Trash or Treasure: World War II poster collectible even without affiliation
“It was a wedding gift from my father’s best friend,” Brian Beaudin recently told expert Brian Thomczek at an appraisal session held at the Michigan Design Center in Troy. “We were married on May 24, 1987.”
The item in question? A 24-by-30-inch World War II poster, which has “Jam Handy” and “1943” written in pencil on the back. The front reads: “Here’s The Fellow Who Brings You Back Alive” and “The Gunner.”
Beaudin knew some history of Jam Handy, who lived from 1886 to 1983 and was a one-time Olympic swimmer. “He used to do World War II posters and other promotional items from a building near the General Motors Building downtown,” he explained to the appraiser.
Thomczek said he was familiar with the name and did some further research on Handy, adding that “He did a lot of film work and General Motors things. He did one for the 1966 Camaro.”
The website of the Antique Automobile Club of America Library and Research Center (aacalibrary.org) has works in their collection and additional information about the company and Henry Jamison “Jam” Handy.
“Of particular interest is the library’s collection of films and filmstrips produced for GM’s Chevrolet division by The Jam Handy Organization (JHO), whose clients also included schools and even Coca-Cola. While all but forgotten today, the company played an important role in Chevrolet’s history by educating throngs of consumers and salespeople alike,” the article from Matthew Hocker reads.
“Once upon a time, the future didn’t look too bright for the company’s founder, Henry Jamison Handy. During his freshman year at the University of Michigan in 1903, Handy was kicked out of school over an article he wrote as a campus correspondent for the Chicago Tribune…Instead of giving up on life in the face of rejection, Handy persevered and found success working for the Chicago Tribune. During his time in the advertising department, Handy studied consumers and how they were driven to make a purchase. He theorized that a key component in selling a product was to have well-informed and enthusiastic salespeople. After training his salespeople, Handy found his hypothesis to be correct, as sales of the Tribune subsequently increased. After leaving the Chicago Tribune, Handy built upon his experience by becoming a trailblazer in the world of educational films. In fact, he had gained such a high reputation that the American military commissioned him to create training films during World War I. After the war, he founded the Jam Handy Organization, which continued to produce educational films up until 1968. The automobile industry would become their biggest client, especially Chevrolet.”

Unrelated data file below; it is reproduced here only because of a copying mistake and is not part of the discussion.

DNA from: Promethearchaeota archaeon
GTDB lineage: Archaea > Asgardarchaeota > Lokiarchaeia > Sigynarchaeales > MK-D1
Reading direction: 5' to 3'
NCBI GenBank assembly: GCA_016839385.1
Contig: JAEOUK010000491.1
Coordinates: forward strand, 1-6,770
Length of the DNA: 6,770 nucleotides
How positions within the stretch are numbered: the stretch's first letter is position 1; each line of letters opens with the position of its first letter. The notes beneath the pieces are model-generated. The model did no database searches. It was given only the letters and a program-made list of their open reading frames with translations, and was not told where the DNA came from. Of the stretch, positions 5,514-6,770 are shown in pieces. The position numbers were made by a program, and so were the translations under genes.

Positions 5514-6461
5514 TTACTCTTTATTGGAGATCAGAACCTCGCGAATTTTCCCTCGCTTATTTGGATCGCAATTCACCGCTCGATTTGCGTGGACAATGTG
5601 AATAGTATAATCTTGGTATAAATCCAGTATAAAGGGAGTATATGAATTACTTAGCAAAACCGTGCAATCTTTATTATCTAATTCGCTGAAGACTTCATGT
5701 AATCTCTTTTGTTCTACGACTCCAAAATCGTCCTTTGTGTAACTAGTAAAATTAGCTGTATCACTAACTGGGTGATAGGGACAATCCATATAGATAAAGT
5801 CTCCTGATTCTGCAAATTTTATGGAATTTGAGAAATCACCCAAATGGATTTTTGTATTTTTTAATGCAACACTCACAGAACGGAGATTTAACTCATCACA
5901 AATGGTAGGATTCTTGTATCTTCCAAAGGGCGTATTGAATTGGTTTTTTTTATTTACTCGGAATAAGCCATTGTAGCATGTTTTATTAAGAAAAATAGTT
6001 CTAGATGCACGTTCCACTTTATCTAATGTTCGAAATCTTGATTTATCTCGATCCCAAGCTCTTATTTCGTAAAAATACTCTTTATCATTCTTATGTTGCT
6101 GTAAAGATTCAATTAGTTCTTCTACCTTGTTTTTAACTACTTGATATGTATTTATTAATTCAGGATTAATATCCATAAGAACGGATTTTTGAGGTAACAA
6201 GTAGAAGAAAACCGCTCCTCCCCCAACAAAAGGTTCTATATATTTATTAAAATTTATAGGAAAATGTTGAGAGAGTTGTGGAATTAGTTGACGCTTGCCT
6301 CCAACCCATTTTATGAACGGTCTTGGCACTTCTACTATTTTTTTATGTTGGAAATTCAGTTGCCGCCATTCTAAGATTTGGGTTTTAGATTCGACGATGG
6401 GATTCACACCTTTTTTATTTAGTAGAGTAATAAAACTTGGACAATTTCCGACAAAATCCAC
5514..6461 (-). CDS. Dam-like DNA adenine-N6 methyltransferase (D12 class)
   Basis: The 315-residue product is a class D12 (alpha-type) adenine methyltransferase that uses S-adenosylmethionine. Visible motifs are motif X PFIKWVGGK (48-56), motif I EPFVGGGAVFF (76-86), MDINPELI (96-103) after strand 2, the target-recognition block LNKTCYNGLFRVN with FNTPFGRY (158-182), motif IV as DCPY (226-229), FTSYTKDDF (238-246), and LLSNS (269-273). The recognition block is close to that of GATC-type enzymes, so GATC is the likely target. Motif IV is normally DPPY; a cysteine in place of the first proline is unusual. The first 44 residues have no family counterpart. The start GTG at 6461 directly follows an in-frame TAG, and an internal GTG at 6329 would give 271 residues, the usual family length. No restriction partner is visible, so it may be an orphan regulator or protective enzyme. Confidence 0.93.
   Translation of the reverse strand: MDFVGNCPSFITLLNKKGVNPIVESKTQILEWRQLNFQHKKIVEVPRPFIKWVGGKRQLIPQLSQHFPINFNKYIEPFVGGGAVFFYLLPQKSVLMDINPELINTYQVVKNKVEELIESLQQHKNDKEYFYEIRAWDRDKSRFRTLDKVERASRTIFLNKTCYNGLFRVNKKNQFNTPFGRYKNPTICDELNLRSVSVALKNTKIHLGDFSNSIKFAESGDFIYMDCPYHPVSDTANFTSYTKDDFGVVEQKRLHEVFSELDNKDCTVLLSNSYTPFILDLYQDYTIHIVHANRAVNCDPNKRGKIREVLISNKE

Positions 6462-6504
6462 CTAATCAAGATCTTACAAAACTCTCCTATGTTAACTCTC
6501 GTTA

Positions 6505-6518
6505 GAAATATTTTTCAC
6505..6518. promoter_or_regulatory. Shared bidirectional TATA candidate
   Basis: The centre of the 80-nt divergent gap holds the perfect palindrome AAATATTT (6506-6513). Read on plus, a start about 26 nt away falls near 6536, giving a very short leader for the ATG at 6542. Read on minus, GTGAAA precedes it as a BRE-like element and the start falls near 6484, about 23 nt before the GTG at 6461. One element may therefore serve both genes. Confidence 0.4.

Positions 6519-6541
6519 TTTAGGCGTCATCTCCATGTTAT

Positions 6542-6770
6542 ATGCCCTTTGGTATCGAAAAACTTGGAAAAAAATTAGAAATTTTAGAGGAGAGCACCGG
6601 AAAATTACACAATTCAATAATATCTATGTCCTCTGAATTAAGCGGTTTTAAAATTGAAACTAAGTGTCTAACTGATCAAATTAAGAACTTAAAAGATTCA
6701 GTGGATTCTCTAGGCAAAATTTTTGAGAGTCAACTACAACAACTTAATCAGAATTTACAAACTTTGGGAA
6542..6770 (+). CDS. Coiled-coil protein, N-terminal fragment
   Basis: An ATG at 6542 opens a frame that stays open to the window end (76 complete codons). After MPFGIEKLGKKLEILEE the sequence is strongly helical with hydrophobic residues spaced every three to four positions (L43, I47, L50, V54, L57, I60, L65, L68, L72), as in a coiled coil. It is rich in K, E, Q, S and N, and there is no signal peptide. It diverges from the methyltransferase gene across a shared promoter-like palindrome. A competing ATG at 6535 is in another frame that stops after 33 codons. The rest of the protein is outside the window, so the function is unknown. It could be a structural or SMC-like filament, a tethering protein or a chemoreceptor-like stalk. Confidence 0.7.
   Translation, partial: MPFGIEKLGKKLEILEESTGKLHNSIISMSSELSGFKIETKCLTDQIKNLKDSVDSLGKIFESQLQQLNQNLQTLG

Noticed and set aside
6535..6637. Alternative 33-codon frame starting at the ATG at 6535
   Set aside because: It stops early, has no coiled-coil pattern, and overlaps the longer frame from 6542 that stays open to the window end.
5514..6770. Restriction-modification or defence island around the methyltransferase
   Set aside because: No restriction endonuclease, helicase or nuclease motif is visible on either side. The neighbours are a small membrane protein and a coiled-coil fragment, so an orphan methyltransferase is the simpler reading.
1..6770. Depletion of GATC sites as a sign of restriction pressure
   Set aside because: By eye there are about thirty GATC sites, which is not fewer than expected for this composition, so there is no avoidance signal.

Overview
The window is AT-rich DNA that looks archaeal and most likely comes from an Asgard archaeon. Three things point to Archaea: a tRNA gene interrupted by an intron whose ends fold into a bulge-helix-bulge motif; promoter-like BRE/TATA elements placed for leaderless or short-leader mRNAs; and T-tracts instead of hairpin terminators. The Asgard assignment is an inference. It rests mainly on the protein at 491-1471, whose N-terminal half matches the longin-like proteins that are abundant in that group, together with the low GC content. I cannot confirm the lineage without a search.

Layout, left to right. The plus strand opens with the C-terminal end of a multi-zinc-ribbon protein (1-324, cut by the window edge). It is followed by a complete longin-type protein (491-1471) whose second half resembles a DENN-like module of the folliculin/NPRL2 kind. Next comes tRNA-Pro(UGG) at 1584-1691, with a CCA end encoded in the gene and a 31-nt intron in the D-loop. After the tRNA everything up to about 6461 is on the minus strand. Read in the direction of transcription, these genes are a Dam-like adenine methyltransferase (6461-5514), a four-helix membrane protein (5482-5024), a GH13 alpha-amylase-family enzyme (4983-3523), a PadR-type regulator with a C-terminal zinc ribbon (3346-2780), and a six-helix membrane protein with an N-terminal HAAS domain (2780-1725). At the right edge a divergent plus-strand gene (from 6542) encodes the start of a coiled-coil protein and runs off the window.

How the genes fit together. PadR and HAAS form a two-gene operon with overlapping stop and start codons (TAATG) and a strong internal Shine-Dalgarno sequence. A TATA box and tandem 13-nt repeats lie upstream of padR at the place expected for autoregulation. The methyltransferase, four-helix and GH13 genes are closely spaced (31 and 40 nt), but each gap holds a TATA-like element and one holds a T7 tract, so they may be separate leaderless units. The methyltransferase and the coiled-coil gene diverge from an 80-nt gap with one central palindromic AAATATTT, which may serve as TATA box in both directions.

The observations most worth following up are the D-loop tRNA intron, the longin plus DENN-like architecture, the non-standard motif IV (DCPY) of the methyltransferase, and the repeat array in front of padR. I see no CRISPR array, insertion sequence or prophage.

Thomczek said the poster was interesting, but he’s not sure if it once belonged to Handy or if he signed it on the back. “It’s made of illustrator board and may have been an advertisement or something.”
Either way, Thomczek said, “Handy lived a pretty interesting life. He may have had this in an office there. I don’t think he created this, but even just as a World War II poster it definitely has value. Not too many gunners made it back from the war, so if you think about those sacrifices, this has even more value and it’s pretty incredible.” The one-time Jam Handy headquarters on East Grand Boulevard is now an event space.
Thomczek valued the poster at $150 to $200, adding that “it may be worth even more if we could definitely pinpoint the artist who made it. As an example of illustrator art, it’s very collectible at the moment.”
He also advised Beaudin to consider investing a little into it to keep it for future generations. “If you like it, it’s well worth getting it reframed.”
Beaudin said he’s glad the wedding gift has appreciated it in the more than 30 years he has had it. “At the time, we would have really liked the $50 instead.”
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About this item
Item: World War II poster
Owned by: Brian Beaudin
Appraised by: Brian Thomczek
Estimated value: $150-$200 at auction and up